digested into a single value on the top of the stack.

SO?  Any that can be digested in this way and delivered via EKEY
provide more portable capability than a definition of EKEY that says
"EKEY does whatever the implementor wants it to, and if you expect it
will interoperate with EKEY>CHAR, good luck (you naive sucker)."

Since without guaranteed interoperability with EKEY>CHAR there is
absolutely nothing that can be portably done with EKEY, there is
nothing lost by restricting EKEY to keyboard events that can be made
interoperable with EKEY>CHAR.  If an implementation defines KEY-EVENT
that does its current "anything goes" EKEY, and never gets around to
implementing an EKEY, at least searching for EKEY in the dictionary
will not give the false impression that a capability to translate raw
keyboard events into values on the stack is present that is in fact
absent.

"I'm sorry, this application requires the standard extension word
EKEY, which is not currently available on your system.  Consult your
system documentation to see whether this word can be made available on
your system."



Sat, 06 Mar 2004 14:14:16 GMT  
 EKEY in gforth in DOS

Quote:

> The question is whether EKEY should be expected to comply with its
> definition, in which a "Raw Keyboard Event" is returned, according to
> the definition and stack comment, as a single cell on the stack.

You think that raw keyboard events are single events from the keyboard
controller. That's wrong. PC keyboards translate extended keys (cursor
keys, function keys) into a sequence of events on the keyboard
controller. To combine those events back into raw keyboard events, the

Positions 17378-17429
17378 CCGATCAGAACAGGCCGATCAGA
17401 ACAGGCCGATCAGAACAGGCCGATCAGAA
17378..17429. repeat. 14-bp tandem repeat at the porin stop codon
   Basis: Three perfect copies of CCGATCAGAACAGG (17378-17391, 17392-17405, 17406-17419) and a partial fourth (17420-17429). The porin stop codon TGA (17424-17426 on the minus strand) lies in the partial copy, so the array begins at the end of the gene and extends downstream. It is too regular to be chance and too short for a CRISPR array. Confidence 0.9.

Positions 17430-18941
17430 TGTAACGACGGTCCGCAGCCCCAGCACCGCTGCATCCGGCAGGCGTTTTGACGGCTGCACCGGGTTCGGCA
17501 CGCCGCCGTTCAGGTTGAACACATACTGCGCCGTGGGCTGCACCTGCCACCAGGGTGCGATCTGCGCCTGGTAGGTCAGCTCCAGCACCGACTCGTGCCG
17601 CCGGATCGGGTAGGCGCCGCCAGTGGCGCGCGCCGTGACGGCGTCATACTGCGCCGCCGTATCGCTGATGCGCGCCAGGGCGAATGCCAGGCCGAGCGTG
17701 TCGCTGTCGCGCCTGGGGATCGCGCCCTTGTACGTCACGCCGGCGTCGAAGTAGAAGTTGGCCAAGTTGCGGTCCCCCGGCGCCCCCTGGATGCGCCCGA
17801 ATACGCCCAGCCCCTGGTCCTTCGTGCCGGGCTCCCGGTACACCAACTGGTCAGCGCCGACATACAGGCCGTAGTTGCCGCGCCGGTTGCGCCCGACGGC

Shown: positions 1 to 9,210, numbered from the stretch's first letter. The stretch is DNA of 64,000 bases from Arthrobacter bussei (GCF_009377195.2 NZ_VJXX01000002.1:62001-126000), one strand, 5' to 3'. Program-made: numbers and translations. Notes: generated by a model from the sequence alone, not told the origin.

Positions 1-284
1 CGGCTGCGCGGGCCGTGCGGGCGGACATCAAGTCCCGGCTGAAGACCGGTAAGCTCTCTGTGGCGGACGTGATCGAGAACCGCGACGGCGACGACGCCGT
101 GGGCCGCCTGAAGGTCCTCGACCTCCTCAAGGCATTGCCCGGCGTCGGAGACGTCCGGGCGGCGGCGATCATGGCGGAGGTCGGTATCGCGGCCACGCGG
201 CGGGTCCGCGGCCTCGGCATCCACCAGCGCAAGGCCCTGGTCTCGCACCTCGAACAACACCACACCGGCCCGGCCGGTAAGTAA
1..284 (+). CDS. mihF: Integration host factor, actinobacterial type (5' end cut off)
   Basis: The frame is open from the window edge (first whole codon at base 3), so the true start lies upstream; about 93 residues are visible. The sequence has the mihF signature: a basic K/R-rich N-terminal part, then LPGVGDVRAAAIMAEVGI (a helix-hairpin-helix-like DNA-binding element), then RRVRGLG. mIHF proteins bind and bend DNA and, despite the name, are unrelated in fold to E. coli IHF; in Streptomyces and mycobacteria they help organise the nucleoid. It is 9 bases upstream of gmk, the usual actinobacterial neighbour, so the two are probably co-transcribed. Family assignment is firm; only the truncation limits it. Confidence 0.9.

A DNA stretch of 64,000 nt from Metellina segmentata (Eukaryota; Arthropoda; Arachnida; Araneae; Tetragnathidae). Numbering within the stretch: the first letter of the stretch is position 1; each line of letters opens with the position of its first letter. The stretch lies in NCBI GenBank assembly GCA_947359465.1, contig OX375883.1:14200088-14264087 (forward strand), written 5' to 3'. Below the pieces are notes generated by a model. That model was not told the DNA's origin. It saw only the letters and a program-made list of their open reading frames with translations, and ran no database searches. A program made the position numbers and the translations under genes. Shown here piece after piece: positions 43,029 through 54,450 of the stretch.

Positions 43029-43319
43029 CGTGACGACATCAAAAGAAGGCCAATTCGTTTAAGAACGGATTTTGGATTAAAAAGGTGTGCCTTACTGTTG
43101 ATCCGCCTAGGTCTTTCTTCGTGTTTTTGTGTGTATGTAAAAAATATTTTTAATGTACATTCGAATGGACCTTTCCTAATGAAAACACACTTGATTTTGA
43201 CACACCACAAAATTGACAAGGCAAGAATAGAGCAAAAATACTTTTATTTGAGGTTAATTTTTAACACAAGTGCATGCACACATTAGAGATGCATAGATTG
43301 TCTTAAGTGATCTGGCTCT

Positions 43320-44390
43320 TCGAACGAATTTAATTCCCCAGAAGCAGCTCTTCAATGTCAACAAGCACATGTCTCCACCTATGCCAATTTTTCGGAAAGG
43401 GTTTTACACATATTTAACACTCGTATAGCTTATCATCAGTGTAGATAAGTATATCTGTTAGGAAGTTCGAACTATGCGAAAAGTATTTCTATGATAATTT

application has to understand the keyboard protocol. Unfortunately,
ANSI.SYS doesn't change the input, only the output. Feel free to add the
patterns necessary for the event sequence provided by DOS keyboards to
ekey.fs, and send us a patch.

Remember: The DOS port for Gforth still seeks a maintainer, as noone of
the principal authors uses DOS.

--
Bernd Paysan
"If you want it done right, you have to do it yourself"
http://www.jwdt.com/~paysan/



Sat, 06 Mar 2004 16:28:18 GMT  
 EKEY in gforth in DOS


Quote:

>> The question is whether EKEY should be expected to comply with its
>> definition, in which a "Raw Keyboard Event" is returned, according to
>> the definition and stack comment, as a single cell on the stack.
>You think that raw keyboard events are single events from the keyboard
>controller.

No, I think that keyboard events are when a user hits a key.  This
then generates a sequence of events that can involve keyboard pixies
magically sending keycodes by consultation with Ye Olde Keycodes
Guide, for all I care, and then at the other end of the pipe something
pops out that can be made use of.

Quote:
> That's wrong. PC keyboards translate extended keys (cursor
>keys, function keys) into a sequence of events on the keyboard
>controller. To combine those events back into raw keyboard events, the
>application has to understand the keyboard protocol.

That's what I said.  What I said is that if it's not yet known how to
reconstruct, don't say so that such a reconstruction tool is on hand.

Quote:
>Unfortunately, ANSI.SYS doesn't change the input, only the output.
>Feel free to add the patterns necessary for the event sequence provided
>by DOS keyboards to ekey.fs, and send us a patch.

Do I understand correctly that the gforth for Linux reconstructs a
single keyboard event out of VT-102 escape sequences?

I don't know whether it is is the keyboard, the library that is being
used to compile the DOS port for gforth, or the existing EKEY, but
what the current EKEY returns is dead simple: a null, followed by a
code in the character range.  So for my purposes, where the content of
the
    ( -- u )
is not important, provided that a EKEY>CHAR can work, it would be: